Wednesday is college football's national signing day, and for the second consecutive year, the Gophers have the lowest-ranked class in the Big Ten, according to Rivals.com.
Still, analysts following coach Jerry Kill on the recruiting trail see signs of progress beyond the team's improvement from 3-9 two years ago to 6-7 last season.
Zach Johnson, who runs GopherIllustrated.com, a Rivals.com affiliate, noted that 63 percent of the players in this year's Minnesota class of prep athletes had confirmed offers from other BCS-level schools, up from 30 percent last year.
Wide receiver Eric Carter, for example, picked the Gophers after originally committing to Cincinnati. And quarterback Donovahn Jones flipped from Missouri to Minnesota, according to a report Tuesday in the Henry (Ga.) Daily Herald. Winning those battles helped compensate for the three defensive backs who committed to the Gophers before flipping to other schools -- Nate Andrews (to Florida State), Keelon Brookins (to Wisconsin) and Nate Godwin (to South Florida).
"I don't think Gopher fans expect Minnesota to compete against helmet schools, such as Florida State, Alabama and Texas, to land recruits," Johnson said in an e-mail. "But competing against other middle- to low-level BCS schools is expected, and Minnesota definitely made progress in that area this year."
Nothing will be official, of course, until players send their signed letters of intent to schools Wednesday. This is Kill's third recruiting class with the Gophers and the second that he can call his own, since the 2011 class was announced only two months after he was hired.
Kill's predecessor, Tim Brewster, hyped himself as a top recruiter and lifted Minnesota's profile in the rankings. In 2008, Brewster's first full class for the Gophers was ranked No. 17 nationally and third in the Big Ten by Rivals.com. That class, headed by four-star recruits including MarQueis Gray, Keanon Cooper, Brandon Green and Sam Maresh, didn't produce a single player that went on to become a first- or second-team All-Big Ten selection.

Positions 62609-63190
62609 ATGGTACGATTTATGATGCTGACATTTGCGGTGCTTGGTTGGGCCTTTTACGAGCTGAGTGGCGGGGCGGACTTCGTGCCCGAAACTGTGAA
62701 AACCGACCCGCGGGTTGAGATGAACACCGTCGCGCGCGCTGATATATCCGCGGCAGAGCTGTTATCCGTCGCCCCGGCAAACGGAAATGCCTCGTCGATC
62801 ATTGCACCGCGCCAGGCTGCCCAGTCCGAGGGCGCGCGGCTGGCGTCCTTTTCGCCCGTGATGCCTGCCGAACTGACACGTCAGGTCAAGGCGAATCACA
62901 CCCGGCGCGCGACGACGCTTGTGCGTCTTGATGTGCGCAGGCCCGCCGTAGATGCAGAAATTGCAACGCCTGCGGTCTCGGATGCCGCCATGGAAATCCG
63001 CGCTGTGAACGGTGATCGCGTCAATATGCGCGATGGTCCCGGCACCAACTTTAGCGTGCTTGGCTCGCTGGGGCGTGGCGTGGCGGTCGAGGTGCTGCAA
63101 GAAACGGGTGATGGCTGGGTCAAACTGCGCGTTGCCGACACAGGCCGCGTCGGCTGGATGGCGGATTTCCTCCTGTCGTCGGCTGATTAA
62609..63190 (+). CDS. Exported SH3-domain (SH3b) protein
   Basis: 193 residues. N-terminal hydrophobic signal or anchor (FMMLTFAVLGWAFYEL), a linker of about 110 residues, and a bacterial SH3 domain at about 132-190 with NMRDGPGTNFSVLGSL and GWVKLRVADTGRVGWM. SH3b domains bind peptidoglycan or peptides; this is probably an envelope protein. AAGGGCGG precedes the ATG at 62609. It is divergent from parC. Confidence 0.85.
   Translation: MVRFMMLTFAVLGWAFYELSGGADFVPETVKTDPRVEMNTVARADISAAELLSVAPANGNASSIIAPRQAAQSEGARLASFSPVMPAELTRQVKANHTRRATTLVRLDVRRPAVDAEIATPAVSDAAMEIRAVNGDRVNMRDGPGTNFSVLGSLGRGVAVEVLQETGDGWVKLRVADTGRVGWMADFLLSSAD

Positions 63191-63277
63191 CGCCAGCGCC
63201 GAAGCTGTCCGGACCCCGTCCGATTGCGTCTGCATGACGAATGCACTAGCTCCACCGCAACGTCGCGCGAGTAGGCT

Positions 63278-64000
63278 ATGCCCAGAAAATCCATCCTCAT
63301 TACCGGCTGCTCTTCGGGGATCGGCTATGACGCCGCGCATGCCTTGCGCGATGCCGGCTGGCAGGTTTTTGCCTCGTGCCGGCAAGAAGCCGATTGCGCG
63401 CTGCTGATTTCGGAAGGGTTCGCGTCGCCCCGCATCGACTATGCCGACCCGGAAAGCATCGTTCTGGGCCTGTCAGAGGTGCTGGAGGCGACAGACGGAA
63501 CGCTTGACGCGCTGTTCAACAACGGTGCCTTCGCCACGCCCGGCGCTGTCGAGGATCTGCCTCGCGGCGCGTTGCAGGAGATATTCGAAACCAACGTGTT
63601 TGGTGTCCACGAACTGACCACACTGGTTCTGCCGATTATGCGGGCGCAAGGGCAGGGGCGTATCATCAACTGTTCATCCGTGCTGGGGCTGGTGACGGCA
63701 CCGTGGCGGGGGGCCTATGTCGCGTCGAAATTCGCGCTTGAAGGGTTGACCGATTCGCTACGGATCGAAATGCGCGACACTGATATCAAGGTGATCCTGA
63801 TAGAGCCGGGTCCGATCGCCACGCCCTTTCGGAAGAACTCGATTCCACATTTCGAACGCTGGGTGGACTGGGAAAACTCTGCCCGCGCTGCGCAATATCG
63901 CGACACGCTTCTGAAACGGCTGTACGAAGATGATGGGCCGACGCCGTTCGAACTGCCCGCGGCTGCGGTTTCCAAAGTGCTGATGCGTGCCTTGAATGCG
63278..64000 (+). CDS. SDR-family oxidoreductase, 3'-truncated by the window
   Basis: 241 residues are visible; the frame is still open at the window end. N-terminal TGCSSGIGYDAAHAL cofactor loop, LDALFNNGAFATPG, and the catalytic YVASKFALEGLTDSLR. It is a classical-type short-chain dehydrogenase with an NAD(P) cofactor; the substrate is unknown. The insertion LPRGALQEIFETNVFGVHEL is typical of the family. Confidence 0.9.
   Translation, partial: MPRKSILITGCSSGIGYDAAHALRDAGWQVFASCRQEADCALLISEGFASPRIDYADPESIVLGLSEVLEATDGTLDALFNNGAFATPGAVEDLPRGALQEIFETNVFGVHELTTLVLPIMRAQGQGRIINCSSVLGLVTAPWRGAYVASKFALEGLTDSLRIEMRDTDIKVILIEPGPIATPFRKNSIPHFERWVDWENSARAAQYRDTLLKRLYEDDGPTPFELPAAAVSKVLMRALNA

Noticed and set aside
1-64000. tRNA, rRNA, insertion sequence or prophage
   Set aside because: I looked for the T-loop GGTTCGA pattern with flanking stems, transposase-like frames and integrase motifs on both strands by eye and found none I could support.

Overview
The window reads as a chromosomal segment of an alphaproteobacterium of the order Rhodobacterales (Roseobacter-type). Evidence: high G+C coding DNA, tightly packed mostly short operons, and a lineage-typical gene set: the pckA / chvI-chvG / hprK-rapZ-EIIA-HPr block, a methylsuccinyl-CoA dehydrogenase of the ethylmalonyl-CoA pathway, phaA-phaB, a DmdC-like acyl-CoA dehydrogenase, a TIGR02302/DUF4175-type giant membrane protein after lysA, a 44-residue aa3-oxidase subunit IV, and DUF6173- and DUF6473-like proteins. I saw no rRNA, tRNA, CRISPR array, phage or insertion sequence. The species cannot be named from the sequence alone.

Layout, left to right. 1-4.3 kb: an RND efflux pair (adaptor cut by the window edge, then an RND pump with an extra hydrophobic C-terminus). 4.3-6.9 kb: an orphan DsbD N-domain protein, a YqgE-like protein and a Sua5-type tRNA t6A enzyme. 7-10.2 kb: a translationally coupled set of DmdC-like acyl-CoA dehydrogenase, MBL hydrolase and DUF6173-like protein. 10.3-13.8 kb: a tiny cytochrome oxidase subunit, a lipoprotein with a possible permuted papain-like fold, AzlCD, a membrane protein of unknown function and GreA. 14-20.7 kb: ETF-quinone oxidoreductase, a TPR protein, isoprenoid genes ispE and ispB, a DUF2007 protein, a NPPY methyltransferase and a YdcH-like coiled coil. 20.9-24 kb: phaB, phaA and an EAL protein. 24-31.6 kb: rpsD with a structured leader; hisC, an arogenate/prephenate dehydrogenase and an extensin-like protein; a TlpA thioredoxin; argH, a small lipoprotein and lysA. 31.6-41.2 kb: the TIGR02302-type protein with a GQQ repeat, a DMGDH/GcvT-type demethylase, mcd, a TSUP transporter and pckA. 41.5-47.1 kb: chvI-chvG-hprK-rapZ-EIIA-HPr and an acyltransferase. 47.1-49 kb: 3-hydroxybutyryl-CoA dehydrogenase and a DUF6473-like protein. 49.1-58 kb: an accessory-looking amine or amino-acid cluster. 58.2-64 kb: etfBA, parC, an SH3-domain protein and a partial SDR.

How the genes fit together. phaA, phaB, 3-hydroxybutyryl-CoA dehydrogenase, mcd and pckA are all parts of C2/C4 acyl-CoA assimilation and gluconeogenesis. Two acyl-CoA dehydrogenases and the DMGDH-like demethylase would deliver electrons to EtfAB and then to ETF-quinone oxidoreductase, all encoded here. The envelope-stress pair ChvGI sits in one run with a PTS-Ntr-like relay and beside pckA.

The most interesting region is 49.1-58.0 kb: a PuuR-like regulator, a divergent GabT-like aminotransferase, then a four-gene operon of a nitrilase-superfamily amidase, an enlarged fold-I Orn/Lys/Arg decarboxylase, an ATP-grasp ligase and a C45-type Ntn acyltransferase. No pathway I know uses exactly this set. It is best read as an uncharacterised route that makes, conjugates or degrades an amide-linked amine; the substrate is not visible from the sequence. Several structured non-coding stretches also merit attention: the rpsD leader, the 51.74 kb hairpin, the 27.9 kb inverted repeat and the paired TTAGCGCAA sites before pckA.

This year's Gophers class has no four-star or five-star recruits. With a smaller departing senior class, the team had only 18 available scholarships after signing 27 players last year. Kill, who declined a recruiting interview last week and can't officially comment on specifics about this year's class until players sign, has said he has little use for the star-rating system. His three recruiting classes at Northern Illinois ranked 119th, 91st and 83rd nationally, according to Rivals.com. Those unheralded players became a big part of the team that reached the Orange Bowl last season.
Kill's first class with the Gophers -- players mostly recruited by Brewster -- ranked 52nd nationally, and last year's class slipped to No. 72. This year's class ranked 63rd, as of Tuesday evening.
"It reminds me an awful lot of how Northern Illinois recruited," said Tom Lemming, a recruiting analyst for CBS Sports Network. "There are a lot of very good athletes that fit Jerry Kill's style of play."
Lemming also said that after Ohio State and Michigan, he doesn't see much separation among the other Big Ten classes this year. Asked which incoming Gophers recruit excites him the most, Lemming pointed to Chris Streveler, a dual-threat quarterback from Woodstock, Ill.
"He's definitely a big-time quarterback with an arm and running skills and could develop, just like last year when they brought in [Philip] Nelson," Lemming said.
Berkley Edwards, a running back from Chelsea, Mich., drew rave reviews from Josh Helmholdt, Midwest recruiting analyst for Rivals.com. Edwards is the brother of New York Jets wide receiver Braylon Edwards and the son of former Houston Oilers running back Stan Edwards.
"I've been around Berkley for a long time," Helmholdt said. "He has the work ethic. He's a very humble, hard-working kid. He's not one of these sons of former NFL players who think they're entitled. On top of that, he's got a number of tools that make him physically elite. Number one is his speed. He's one of the top sprinters in the state of Michigan on the track, and he's also built like a running back."
Will that translate to Big Ten success? On national signing day, anything seems possible, no matter how a class ranks.